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Being sued for selling "cracked" woodburner.

Post in 'DIY and General non-hearth advice' started by FrankG23, Apr 2, 2011.

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  1. woodchip

    woodchip Minister of Fire

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    This is actually a probable scenario, knowing personal experience some years back.

    I used to work in a garden centre, and one of the things we sold was those Mexican chimney things. A customer bought a terracotta one, and from what I can imagine, instead of seasoning it and starting off with a small fire, they lit a fire which was not warm enough, then stuffed loads in to make it hotter (all greenish wood). Not getting hot enough, they stuffed more in it, and then as the wood dried out, it took off and ended up like a volcano in the backyard, and the chimney just cracked up into several bits and collapsed.

    Taking all the comments from everybody else here into account, I suspect you have a fairly good case.

    How experienced is the person you sold the burner to in using properly seasoned wood?
    Probably very inexperienced, and chucked on any old stuff around.
    In fact, they probably even had a truckload of "seasoned" wood delivered in (we all know what "seasoned" wood means, had at least a month piled in a yard somewhere in a heap.....no chance of drying through.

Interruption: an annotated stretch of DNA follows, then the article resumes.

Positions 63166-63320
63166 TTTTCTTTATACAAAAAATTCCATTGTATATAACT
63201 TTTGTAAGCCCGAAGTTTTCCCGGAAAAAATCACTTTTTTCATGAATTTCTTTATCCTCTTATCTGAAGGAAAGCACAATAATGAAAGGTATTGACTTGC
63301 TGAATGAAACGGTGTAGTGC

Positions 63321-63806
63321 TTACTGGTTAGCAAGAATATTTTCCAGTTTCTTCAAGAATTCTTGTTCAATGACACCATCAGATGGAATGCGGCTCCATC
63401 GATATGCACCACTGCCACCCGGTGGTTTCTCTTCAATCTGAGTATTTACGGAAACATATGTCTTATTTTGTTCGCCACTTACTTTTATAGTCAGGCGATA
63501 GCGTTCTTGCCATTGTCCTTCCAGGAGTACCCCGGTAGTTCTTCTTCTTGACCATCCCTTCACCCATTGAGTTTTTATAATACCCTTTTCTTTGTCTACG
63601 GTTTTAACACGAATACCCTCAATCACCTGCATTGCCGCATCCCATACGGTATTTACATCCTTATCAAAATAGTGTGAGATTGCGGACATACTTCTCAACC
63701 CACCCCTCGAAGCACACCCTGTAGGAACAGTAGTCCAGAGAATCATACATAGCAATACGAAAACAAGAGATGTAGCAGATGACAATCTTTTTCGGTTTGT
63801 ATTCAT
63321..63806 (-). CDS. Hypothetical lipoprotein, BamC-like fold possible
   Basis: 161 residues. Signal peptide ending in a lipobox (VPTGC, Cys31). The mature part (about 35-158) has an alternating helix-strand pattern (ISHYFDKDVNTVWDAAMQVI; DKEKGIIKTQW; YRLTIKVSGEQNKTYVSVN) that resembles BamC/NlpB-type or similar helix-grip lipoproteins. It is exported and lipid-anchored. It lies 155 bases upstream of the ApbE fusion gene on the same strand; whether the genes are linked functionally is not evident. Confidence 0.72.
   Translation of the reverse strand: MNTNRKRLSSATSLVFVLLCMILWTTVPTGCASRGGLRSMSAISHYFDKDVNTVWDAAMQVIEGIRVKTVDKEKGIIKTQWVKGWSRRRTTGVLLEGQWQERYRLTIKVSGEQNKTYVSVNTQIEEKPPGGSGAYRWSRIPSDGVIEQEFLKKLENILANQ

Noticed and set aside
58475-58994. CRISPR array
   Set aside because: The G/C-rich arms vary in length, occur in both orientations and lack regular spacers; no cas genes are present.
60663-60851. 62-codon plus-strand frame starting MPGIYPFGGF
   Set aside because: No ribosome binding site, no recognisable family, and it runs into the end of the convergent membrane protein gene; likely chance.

Having a fire with unseasoned wood could easily cause a scenario like the Mexican chimney above, cracking cast iron if it's heated too quickly or stressed and heated in some areas more rapidly than others.
    You can imagine it now, someone chucking more and more wood on to get instant heat like they are used to with an electric fire.

    Think carefully through all the scenarios, without saying anything to the other person.
    Prepare a whole set of questions about how they lit the fire, and how much they put on. How experienced are they in burning wood etc.......

    If it was me, I would definitely go to court over it.

    Just remember, once you make an offer, it will be seen as an admission of liability by anybody o the other side.

    And as a last thought, when welding cast iron, you make a groove in the weld so it will take, just a different technique to welding steel.
    That in itself does not make it incredibly expensive to do.
    So I would be a bit suspicious of anybody who says how expensive it is to repair.

    Plenty to think about there, so keep us posted as to how things go!!!!!!!!!

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  2. greythorn3

    greythorn3 Minister of Fire

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    this is plain old abuse of the legal system, they should be locked up in jail for this, along with them junk debt buyers.
  3. FrankG23

    FrankG23 New Member

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    If your the plaintiff, please tell me how you can prove if it was there before or after? You inspected it with your boyfriend and found it suitable for the price. Please watch these 2 videos, around 3:10 http://www.youtube.com/watch?v=PDnj5rlEV7s also watch this one as well http://www.youtube.com/watch?v=5hbBcJcHTjY
  4. FrankG23

    FrankG23 New Member

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    I Will let you know how it goes, She say's the inspector will come to court and testify it was "not working" when I sold it to her.